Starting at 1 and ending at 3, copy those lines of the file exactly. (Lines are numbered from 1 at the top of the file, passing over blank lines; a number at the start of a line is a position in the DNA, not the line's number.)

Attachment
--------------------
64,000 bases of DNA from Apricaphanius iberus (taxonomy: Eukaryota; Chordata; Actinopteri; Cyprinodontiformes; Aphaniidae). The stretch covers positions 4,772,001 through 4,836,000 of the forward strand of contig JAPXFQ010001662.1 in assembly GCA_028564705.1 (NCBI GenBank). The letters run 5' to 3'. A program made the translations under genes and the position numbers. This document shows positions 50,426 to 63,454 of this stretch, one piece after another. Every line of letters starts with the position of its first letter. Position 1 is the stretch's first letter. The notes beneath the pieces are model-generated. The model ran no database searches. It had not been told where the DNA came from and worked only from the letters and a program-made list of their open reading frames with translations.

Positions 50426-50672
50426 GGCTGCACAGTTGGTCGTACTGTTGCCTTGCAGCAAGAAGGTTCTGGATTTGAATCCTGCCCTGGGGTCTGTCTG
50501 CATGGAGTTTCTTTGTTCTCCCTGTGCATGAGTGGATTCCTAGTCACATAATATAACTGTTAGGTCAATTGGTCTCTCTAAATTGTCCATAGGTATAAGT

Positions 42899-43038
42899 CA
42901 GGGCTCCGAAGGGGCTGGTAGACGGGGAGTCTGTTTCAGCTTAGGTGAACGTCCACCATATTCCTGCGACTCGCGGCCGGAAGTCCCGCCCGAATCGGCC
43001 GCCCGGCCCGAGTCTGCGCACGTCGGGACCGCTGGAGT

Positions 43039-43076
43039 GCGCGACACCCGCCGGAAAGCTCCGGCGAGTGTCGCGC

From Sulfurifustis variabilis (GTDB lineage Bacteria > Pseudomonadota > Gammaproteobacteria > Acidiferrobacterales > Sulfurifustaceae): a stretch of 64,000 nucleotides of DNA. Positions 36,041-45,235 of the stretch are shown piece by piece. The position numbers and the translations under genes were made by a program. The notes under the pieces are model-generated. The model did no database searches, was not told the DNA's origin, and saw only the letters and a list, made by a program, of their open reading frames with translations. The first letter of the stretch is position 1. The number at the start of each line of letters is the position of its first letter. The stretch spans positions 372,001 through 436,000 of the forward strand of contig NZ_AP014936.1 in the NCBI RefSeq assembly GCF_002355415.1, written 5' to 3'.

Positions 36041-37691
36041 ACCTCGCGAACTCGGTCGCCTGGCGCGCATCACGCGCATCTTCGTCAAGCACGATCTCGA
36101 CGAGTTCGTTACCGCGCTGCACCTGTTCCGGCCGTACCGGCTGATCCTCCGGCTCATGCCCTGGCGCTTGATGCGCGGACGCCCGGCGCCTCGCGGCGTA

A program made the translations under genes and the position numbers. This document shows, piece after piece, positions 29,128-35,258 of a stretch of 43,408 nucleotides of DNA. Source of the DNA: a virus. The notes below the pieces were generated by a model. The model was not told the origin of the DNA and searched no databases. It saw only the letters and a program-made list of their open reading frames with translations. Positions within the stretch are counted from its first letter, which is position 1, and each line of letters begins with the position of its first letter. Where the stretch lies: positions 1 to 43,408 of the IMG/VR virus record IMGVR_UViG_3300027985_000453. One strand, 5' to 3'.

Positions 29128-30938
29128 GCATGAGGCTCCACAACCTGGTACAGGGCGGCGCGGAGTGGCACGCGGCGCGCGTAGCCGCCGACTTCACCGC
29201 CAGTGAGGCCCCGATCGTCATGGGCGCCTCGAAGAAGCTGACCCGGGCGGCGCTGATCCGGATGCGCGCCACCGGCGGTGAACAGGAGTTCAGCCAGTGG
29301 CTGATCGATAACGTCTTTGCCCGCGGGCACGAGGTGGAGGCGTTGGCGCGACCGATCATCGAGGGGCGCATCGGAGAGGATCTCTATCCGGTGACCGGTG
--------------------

64,000 bases of DNA from Apricaphanius iberus (taxonomy: Eukaryota; Chordata; Actinopteri; Cyprinodontiformes; Aphaniidae). The stretch covers positions 4,772,001 through 4,836,000 of the forward strand of contig JAPXFQ010001662.1 in assembly GCA_028564705.1 (NCBI GenBank). The letters run 5' to 3'. A program made the translations under genes and the position numbers. This document shows positions 50,426 to 63,454 of this stretch, one piece after another. Every line of letters starts with the position of its first letter. Position 1 is the stretch's first letter. The notes beneath the pieces are model-generated. The model ran no database searches. It had not been told where the DNA came from and worked only from the letters and a program-made list of their open reading frames with translations.

Positions 50426-50672
50426 GGCTGCACAGTTGGTCGTACTGTTGCCTTGCAGCAAGAAGGTTCTGGATTTGAATCCTGCCCTGGGGTCTGTCTG